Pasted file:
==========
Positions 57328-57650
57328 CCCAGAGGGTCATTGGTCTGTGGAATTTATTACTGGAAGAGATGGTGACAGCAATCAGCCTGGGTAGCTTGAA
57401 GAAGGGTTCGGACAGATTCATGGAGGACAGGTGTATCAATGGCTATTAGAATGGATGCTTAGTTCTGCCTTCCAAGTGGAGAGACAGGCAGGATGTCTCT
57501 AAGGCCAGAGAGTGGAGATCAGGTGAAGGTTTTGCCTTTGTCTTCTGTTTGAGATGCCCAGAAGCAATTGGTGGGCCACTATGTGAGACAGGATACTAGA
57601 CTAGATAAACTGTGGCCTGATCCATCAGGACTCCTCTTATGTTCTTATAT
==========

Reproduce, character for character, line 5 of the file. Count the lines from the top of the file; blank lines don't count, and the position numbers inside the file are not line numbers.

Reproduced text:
57601 CTAGATAAACTGTGGCCTGATCCATCAGGACTCCTCTTATGTTCTTATAT